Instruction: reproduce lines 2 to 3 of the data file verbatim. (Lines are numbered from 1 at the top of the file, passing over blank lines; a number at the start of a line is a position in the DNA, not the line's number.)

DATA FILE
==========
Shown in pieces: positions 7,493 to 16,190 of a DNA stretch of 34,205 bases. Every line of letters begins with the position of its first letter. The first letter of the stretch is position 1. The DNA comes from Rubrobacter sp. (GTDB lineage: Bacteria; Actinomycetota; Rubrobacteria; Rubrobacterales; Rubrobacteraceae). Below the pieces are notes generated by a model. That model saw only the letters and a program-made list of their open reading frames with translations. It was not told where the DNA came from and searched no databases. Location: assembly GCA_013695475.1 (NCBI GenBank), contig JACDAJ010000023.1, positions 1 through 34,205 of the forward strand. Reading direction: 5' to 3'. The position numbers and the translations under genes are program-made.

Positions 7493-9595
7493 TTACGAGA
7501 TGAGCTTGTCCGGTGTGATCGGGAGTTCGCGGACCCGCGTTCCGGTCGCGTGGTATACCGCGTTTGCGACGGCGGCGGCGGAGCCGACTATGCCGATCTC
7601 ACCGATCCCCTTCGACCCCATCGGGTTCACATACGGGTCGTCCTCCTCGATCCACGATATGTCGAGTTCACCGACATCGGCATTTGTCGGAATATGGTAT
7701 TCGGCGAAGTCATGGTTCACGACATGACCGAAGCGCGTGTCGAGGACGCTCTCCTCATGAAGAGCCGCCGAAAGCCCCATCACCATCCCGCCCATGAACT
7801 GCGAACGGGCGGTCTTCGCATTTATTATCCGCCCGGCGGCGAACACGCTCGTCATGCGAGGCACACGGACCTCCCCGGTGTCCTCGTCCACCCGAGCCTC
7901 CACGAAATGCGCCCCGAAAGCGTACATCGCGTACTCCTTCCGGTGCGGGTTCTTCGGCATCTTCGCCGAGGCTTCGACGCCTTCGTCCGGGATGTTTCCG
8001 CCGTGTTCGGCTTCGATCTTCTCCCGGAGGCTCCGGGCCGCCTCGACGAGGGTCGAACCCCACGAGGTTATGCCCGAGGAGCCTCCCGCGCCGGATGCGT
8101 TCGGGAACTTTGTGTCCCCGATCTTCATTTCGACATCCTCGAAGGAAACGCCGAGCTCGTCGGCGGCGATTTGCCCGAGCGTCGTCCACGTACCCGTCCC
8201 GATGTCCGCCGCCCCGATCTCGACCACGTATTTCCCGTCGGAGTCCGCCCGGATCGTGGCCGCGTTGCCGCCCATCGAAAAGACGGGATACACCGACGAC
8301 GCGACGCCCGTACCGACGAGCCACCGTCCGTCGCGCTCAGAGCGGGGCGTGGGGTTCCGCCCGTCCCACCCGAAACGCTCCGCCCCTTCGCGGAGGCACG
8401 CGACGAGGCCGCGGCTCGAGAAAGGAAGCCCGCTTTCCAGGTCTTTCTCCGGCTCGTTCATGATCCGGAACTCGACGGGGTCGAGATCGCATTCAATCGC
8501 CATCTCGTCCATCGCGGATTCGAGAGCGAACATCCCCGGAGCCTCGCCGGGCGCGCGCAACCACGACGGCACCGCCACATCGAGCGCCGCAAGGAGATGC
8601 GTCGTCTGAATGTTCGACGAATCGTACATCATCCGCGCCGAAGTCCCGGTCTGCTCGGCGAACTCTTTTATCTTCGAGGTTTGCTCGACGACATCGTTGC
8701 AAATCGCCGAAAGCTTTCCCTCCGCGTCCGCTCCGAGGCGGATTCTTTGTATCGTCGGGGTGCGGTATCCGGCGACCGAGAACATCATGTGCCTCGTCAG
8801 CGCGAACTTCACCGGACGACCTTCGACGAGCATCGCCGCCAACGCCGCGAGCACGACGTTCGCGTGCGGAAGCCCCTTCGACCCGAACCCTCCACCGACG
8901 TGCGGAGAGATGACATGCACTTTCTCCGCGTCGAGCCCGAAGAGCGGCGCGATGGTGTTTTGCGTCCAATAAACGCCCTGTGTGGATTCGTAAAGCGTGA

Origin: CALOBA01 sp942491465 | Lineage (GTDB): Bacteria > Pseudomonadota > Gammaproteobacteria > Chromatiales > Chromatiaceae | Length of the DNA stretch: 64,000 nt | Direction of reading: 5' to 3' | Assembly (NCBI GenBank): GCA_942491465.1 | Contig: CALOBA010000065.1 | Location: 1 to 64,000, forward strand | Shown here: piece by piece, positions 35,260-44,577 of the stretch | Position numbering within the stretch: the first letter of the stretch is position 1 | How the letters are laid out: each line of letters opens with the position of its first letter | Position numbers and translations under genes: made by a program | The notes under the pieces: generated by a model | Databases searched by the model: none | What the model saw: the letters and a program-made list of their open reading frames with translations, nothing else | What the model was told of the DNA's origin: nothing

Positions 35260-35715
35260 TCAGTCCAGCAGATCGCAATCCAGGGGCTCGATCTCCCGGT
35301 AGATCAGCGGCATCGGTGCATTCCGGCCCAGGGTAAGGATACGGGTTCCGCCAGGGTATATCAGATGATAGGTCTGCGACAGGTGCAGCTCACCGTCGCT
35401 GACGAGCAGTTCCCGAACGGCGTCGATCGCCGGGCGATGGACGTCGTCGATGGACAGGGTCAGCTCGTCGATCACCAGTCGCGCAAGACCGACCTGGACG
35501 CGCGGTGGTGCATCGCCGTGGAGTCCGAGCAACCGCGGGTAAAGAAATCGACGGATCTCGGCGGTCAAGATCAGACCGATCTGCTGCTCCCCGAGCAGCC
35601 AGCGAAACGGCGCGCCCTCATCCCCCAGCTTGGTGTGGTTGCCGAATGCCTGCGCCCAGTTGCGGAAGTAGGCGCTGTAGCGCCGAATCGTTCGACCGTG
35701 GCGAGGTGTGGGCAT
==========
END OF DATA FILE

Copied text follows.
Positions 7493-9595
7493 TTACGAGA